Uncertain equality is only the tip of the iceberg of problems caused by limited accuracy and precision. Loss of significance refers to a class of situations wherein precision and information have been inadvertently lost with the potential of ending up with laughably bad results. To simplify things, one way to consider the problem of loss of precision is that a float gradually gets “corrupted” as more and more operations are performed. For example, a fraction such as ⅕ or 0.2 must be represented by a sum of fractions whose denominators are powers of 2. Below is the output from a program that subtracts each successive fraction from 0.2 and shows each remainder. As can be seen below, an exact value is not realized even after creating the 23 mantissa bits. The result, however, is accurate to only seven digits.

starting: 0.200000000000
subtracting 0.125000000000 remainder = 0.075000000000
subtracting 0.062500000000 remainder = 0.012500000000
subtracting 0.007812500000 remainder = 0.004687500000
subtracting 0.003906250000 remainder = 0.000781250000
subtracting 0.000488281250 remainder = 0.000292968750
subtracting 0.000244140625 remainder = 0.000048828125
subtracting 0.000030517578 remainder = 0.000018310547
subtracting 0.000015258789 remainder = 0.000003051758
subtracting 0.000001907349 remainder = 0.000001144409
subtracting 0.000000953674 remainder = 0.000000190735
subtracting 0.000000119209 remainder = 0.000000071526
Mantissa: .00110011001100110011001.

In some computer hardware architectures, such as the POWERPC, floating point operations for arithmetic, rounding, and conversion may produce an intermediate result that may be regarded as being infinitely precise. This infinitely precise result, however, must be written into a floating point register having a finite number of bits. After normalization or denormalization, if the infinitely precise intermediate result is not representable in the precision required by the instruction then it is rounded before being placed into the target floating point register.

Hardware implementations for computer hardware floating point divide and square root instructions may use a Newton-Raphson algorithm or a power series approximation in a fused multiply-add arithmetic pipeline. A series of multiply-add instructions implement the algorithms and the result is rounded up or down in order to conform to the IEEE-754 floating point standard. Correctly rounding usually requires extra precision in the arithmetic dataflow mandating extra hardware, e.g., increased gate counts, power, and logic delay. For instance, one method that ensures that the confidence level of floating point calculations is good enough has been to make the whole hardware pipeline one bit wider and then to calculate the remainder. There is thus a need for a more efficient means to accomplish the required rounding.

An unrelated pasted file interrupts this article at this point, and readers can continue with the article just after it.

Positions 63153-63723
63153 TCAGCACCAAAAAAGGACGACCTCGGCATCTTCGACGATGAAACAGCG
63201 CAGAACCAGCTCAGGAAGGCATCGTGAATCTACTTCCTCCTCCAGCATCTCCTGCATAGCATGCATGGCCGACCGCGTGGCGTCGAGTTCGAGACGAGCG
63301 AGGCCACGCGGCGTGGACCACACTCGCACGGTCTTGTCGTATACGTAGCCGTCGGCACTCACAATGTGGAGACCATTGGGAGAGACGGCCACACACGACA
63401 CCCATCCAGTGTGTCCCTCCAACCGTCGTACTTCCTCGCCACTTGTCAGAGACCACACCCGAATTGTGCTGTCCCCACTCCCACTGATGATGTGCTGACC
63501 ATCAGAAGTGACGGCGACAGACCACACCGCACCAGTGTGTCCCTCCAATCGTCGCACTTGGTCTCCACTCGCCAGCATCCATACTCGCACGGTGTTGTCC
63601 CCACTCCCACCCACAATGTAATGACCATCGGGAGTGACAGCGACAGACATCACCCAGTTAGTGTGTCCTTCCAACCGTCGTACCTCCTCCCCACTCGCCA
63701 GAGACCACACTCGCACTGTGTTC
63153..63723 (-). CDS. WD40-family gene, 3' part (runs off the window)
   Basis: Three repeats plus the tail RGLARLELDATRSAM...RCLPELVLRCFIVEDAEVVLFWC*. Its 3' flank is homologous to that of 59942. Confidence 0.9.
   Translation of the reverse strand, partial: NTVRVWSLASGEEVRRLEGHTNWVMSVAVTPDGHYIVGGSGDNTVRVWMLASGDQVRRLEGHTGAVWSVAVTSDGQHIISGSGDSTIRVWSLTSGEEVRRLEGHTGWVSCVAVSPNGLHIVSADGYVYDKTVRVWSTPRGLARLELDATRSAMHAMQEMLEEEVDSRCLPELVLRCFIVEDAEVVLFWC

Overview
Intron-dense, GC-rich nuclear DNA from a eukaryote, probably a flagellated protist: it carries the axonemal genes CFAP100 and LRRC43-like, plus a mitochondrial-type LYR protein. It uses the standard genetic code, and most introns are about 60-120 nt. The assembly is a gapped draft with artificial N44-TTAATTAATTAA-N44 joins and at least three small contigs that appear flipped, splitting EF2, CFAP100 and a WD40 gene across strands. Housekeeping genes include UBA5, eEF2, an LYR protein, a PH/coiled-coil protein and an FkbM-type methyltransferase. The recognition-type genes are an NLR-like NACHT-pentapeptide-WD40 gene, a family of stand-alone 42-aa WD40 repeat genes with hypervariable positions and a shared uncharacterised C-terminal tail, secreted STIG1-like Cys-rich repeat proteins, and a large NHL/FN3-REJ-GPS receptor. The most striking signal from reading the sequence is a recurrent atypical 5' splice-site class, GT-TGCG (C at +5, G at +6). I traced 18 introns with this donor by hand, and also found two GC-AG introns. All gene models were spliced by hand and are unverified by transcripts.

SUMMARY OF THE INVENTION

This efficient means to accomplish and satisfy the IEEE-754 and IEEE-854 standards for floating point numbers is given by a method of rounding floating point numbers in a floating point processing pipeline, comprising the steps of: calculating an intermediate quotient of two floating point numbers, A and B; determining the unit of least precision of the intermediate quotient; calculating a first remainder using the two floating point numbers and the unit of least precision; calculating a second remainder using the two floating point numbers and the unit of least precision plus one; comparing the magnitudes of the first and second remainders; based on the magnitudes of the remainders, selecting a final intermediate quotient from one of the following: the intermediate quotient, the intermediate quotient minus the unit of least precision, or the intermediate quotient plus the unit of least precision; based on a rounding mode, selecting the correct guard and sticky bits of the final intermediate quotient; and forwarding the final intermediate quotient and the selected correct guard and sticky bits for correct rounding. The input guard bit is the unit of least precision of the normalized intermediate quotient, and the sticky bit is the logical OR of the bits following the unit of least precision of the normalized intermediate quotient.

Calculating and comparing the magnitudes of the first and second remainders determines if an infinitely precise result of a division or square root algorithm is closer to and less than the intermediate quotient; or if the infinitely precise result is closer to the intermediate quotient; or if the infinitely precise result is closer to the intermediate quotient plus the unit of least precision.